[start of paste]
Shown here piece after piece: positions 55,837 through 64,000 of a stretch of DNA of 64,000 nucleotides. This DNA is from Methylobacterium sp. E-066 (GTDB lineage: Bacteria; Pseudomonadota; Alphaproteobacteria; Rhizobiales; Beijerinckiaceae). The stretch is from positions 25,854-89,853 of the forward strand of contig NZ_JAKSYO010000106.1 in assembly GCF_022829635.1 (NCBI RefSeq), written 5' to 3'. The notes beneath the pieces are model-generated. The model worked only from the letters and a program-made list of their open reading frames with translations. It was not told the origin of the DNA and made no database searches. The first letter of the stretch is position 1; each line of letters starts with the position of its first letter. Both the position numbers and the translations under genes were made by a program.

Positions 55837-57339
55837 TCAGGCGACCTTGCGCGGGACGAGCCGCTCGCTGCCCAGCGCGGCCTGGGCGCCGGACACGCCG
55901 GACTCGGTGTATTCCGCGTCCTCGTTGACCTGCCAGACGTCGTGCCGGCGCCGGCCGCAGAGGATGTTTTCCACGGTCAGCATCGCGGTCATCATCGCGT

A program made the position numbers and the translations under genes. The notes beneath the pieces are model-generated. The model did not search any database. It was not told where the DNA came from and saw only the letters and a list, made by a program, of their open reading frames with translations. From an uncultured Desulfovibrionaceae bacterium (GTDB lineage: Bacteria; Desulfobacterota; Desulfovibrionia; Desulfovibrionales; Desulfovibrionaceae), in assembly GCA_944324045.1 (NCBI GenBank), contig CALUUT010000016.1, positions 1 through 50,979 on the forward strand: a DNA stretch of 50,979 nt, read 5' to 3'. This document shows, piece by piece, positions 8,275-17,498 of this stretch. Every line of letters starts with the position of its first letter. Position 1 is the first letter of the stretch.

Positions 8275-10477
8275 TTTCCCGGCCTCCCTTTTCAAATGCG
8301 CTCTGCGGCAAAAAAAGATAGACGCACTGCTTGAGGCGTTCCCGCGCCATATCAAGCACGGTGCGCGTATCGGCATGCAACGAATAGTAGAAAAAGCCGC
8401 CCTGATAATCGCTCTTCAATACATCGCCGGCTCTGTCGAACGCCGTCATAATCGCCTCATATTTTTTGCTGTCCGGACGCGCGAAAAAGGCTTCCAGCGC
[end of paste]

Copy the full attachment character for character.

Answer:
Shown here piece after piece: positions 55,837 through 64,000 of a stretch of DNA of 64,000 nucleotides. This DNA is from Methylobacterium sp. E-066 (GTDB lineage: Bacteria; Pseudomonadota; Alphaproteobacteria; Rhizobiales; Beijerinckiaceae). The stretch is from positions 25,854-89,853 of the forward strand of contig NZ_JAKSYO010000106.1 in assembly GCF_022829635.1 (NCBI RefSeq), written 5' to 3'. The notes beneath the pieces are model-generated. The model worked only from the letters and a program-made list of their open reading frames with translations. It was not told the origin of the DNA and made no database searches. The first letter of the stretch is position 1; each line of letters starts with the position of its first letter. Both the position numbers and the translations under genes were made by a program.

Positions 55837-57339
55837 TCAGGCGACCTTGCGCGGGACGAGCCGCTCGCTGCCCAGCGCGGCCTGGGCGCCGGACACGCCG
55901 GACTCGGTGTATTCCGCGTCCTCGTTGACCTGCCAGACGTCGTGCCGGCGCCGGCCGCAGAGGATGTTTTCCACGGTCAGCATCGCGGTCATCATCGCGT

A program made the position numbers and the translations under genes. The notes beneath the pieces are model-generated. The model did not search any database. It was not told where the DNA came from and saw only the letters and a list, made by a program, of their open reading frames with translations. From an uncultured Desulfovibrionaceae bacterium (GTDB lineage: Bacteria; Desulfobacterota; Desulfovibrionia; Desulfovibrionales; Desulfovibrionaceae), in assembly GCA_944324045.1 (NCBI GenBank), contig CALUUT010000016.1, positions 1 through 50,979 on the forward strand: a DNA stretch of 50,979 nt, read 5' to 3'. This document shows, piece by piece, positions 8,275-17,498 of this stretch. Every line of letters starts with the position of its first letter. Position 1 is the first letter of the stretch.

Positions 8275-10477
8275 TTTCCCGGCCTCCCTTTTCAAATGCG
8301 CTCTGCGGCAAAAAAAGATAGACGCACTGCTTGAGGCGTTCCCGCGCCATATCAAGCACGGTGCGCGTATCGGCATGCAACGAATAGTAGAAAAAGCCGC
8401 CCTGATAATCGCTCTTCAATACATCGCCGGCTCTGTCGAACGCCGTCATAATCGCCTCATATTTTTTGCTGTCCGGACGCGCGAAAAAGGCTTCCAGCGC